Page last updated at 18:31 GMT, Monday, 16 July 2007 19:31 UK

UK expels four Russian diplomats

Alexander Litvinenko in hospital
Mr Litvinenko died in a London hospital in November 2006

The UK is to expel four Russian diplomats in response to Moscow's refusal to extradite the prime suspect in the murder of Alexander Litvinenko.

Foreign Secretary David Miliband also said co-operation with Russia on a range of issues was under review.

Prosecutors want Andrei Lugovoi, an ex-KGB officer, to face trial in the UK. He denies involvement.

Moscow condemned the UK's position as "immoral" and said the expulsions would have "serious consequences".

But Prime Minister Gordon Brown said he had "no apologies for the action we have taken" in expelling the diplomats.

Speaking on a visit to Berlin, he said he wanted good relations with Russia but also said people would understand that when a prosecuting authority made it clear what was in the interests of justice and there was no co-operation, "then action has to be taken."

Former KGB agent Mr Litvinenko died of exposure to radioactive polonium-210 in London in November 2006.

The Foreign Office has not named the four Russian diplomats, but the BBC understands they are intelligence officers.

Mr Miliband told MPs Russia was an important ally and the situation was one that Britain had "not sought and does not welcome".

But he said it was necessary to send a "clear and proportionate signal" to Russia, about the seriousness with which Britain regarded the matter.

A UK citizen has suffered a horrifying and lingering death
David Miliband

Russia's Foreign Ministry chief spokesman Mikhail Kamynin said: "London's position is immoral.

"Moreover, in London they should clearly realise that such provocative actions masterminded by the British authorities will not be left without an answer and cannot but entail the most serious consequences for Russian-British relations".

Mr Litvinenko's widow Marina said she was "very grateful" for the actions being taken by the British government and "proud to be a UK citizen".

Under the European Convention on Extradition 1957, the Russians have the right to refuse the extradition of a citizen.

The UK has the right to request that Mr Lugovoi be tried in Russia, but the UK's director of public prosecutions Sir Ken Macdonald, has already turned down the offer.

Mr Miliband said Moscow's refusal to extradite Mr Lugovoi had been "extremely disappointing" and said both the UN and EU had reported concerns that the law in Russia was applied selectively.

Co-operation reviewed

He told MPs the four diplomats would be expelled and said international agreements had been reached that would allow Mr Lugovoi to be extradited to the UK if he travelled abroad.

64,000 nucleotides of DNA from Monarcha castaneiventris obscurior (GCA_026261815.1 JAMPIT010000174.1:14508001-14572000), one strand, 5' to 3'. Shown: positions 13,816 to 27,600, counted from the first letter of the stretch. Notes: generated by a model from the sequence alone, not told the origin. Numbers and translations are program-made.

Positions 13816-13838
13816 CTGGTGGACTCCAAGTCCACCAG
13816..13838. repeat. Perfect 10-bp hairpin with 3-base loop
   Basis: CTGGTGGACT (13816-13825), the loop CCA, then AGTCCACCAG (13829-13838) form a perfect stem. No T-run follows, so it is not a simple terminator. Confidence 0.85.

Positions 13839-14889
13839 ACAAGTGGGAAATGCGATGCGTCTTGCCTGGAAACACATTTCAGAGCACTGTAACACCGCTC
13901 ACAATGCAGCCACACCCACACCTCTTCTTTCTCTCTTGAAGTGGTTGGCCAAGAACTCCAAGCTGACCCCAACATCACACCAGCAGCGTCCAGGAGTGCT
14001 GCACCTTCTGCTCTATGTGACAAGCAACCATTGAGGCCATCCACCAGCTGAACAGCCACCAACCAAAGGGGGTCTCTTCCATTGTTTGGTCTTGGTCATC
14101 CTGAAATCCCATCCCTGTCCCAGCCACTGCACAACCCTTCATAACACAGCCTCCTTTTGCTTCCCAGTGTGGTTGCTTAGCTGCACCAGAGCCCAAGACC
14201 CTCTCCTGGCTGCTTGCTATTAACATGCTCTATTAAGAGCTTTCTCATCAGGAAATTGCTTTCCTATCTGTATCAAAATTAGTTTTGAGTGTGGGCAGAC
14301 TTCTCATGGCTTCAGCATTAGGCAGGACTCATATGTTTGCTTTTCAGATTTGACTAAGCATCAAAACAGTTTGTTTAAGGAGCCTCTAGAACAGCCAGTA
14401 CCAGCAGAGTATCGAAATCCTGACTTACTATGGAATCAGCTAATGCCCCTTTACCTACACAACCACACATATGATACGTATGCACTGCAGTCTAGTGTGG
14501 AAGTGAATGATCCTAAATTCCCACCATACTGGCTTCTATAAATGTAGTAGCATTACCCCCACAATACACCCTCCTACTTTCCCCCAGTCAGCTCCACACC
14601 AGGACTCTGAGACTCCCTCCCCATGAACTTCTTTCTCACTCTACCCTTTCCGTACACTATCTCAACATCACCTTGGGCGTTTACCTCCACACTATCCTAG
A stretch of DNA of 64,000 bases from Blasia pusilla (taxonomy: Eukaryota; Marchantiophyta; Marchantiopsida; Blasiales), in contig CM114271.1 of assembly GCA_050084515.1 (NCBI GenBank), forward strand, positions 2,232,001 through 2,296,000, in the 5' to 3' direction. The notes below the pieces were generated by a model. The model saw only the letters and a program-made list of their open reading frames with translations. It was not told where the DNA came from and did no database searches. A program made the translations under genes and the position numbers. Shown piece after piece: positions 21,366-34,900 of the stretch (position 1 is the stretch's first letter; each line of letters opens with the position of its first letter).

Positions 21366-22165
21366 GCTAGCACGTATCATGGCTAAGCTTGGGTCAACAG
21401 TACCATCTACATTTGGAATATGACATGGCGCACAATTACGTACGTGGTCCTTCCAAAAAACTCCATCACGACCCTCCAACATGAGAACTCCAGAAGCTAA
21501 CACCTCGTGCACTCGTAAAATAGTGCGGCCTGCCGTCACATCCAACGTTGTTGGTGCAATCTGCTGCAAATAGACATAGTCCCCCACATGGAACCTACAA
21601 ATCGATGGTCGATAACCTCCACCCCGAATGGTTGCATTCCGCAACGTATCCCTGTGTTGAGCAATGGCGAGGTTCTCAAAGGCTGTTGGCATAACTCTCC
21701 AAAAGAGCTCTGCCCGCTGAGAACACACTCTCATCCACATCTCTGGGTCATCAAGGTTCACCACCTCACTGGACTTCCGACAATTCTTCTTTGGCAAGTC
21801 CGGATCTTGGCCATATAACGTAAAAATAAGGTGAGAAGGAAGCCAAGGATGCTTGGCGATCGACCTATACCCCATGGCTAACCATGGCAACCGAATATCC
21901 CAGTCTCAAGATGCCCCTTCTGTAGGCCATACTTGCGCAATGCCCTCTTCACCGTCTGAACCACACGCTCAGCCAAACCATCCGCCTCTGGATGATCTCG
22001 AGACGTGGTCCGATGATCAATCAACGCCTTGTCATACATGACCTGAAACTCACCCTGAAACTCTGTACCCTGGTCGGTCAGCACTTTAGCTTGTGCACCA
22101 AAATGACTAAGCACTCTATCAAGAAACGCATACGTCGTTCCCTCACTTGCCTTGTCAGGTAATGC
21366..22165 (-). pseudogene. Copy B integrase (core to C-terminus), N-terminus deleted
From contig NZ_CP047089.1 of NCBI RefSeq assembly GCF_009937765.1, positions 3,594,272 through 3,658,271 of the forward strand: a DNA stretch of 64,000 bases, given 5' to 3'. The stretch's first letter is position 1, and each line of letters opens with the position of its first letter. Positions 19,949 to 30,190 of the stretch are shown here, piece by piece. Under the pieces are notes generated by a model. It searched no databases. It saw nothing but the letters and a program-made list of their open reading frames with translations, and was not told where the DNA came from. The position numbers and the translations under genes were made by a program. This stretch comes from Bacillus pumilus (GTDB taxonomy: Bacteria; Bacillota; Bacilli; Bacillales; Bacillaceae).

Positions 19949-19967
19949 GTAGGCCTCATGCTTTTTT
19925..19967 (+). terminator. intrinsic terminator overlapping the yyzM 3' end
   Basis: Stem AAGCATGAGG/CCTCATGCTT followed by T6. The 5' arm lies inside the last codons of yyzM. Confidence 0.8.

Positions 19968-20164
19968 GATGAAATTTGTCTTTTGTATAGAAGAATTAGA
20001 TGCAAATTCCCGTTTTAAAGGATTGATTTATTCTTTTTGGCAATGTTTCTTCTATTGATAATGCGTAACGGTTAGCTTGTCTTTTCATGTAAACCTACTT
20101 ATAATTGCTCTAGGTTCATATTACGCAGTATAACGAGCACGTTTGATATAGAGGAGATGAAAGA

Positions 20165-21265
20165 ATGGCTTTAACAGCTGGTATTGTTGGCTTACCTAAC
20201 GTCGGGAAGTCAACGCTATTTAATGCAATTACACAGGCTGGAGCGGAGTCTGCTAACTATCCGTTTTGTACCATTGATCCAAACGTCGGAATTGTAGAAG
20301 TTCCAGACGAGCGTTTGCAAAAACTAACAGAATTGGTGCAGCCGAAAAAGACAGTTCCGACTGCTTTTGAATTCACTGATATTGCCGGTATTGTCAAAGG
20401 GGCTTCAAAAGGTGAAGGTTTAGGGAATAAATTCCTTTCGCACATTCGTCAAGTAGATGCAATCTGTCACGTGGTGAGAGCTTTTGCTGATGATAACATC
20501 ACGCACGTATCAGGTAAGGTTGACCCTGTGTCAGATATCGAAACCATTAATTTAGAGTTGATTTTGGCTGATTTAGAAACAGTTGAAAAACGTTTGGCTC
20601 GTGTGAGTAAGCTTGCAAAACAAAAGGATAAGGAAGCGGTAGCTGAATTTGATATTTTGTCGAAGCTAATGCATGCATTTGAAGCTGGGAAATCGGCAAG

Mr Miliband added: "We shall review the extent of our cooperation with Russia on a range of issues, and as an initial step we have suspended visa facilitation negotiations with Russia and made other changes to visa practice."

1 November 2006: Alexander Litvinenko meets Andrei Lugovoi and another Russian at a London hotel
23 November 2006: Litvinenko dies in a London hospital
24 November 2006: A Litvinenko statement accuses Russian President Vladimir Putin of involvement in his death. Experts say Litvinenko was poisoned
6 December 2006: UK police say they are treating the death as murder
22 May 2007: Lugovoi should be charged with Litvinenko's murder, British prosecutors say
28 May 2007: UK makes formal request for Lugovoi's extradition from Russia

The British embassy in Moscow later said that the visa process would only change for applications submitted by the Russian government, not those from ordinary Russians.

The foreign secretary denied it was a "rush to judgment", but said: "A UK citizen has suffered a horrifying and lingering death.

"His murder put hundreds of others, residents and visitors, at risk of radiation contamination, and the UK government has a wider duty to ensure the safety of the large Russian community living in the UK."

Shadow foreign secretary William Hague said his party supported the tone and substance of the government's response.

'Appalling crime'

He said the Conservatives hoped Russia would remain a key ally on issues like nuclear proliferation, the Middle East peace process, Kosovo and Iran, but that would require a "more positive and co-operative approach" from Moscow.

"An appalling crime of this nature and gravity cannot simply be overlooked," he added.

Andrei Lugovoi
Andrei Lugovoi has denied involvement in the murder

And for the Lib Dems, Michael Moore said the government had been forced to act, because of the lack of co-operation from Moscow.

Later he added: "Today's announcement is an indication of the serious deterioration in Britain's relationship with Russia.

"The Russian authorities should be in no doubt that we expect nothing less than full co-operation over the investigation into the murder of Mr Litvinenko."

The radioactive isotope used to poison Mr Litvinenko was found in a string of places that Mr Lugovoi visited in London, but he said he was a witness, not a suspect in the case.

Scapegoat claim

He has said he was made a scapegoat and the poisoning could not have happened without some involvement from the British intelligence services.

He has also claimed that MI6 had tried to recruit him, to collect information on Russian president Vladimir Putin.

The UK's director of public prosecutions has recommended that Mr Lugovoi be tried for murder by "deliberate poisoning".

Mr Lugovoi has told the BBC's Moscow bureau he has no comment about Mr Miliband's speech.

But former Soviet president Mikhail Gorbachev reportedly told Russian news agencies: "In the past in similar situations Russia has always taken decisive and adequate measures.

"In the end, both the UK and the US always understood that this approach doesn't work. This matter shouldn't be politicised."

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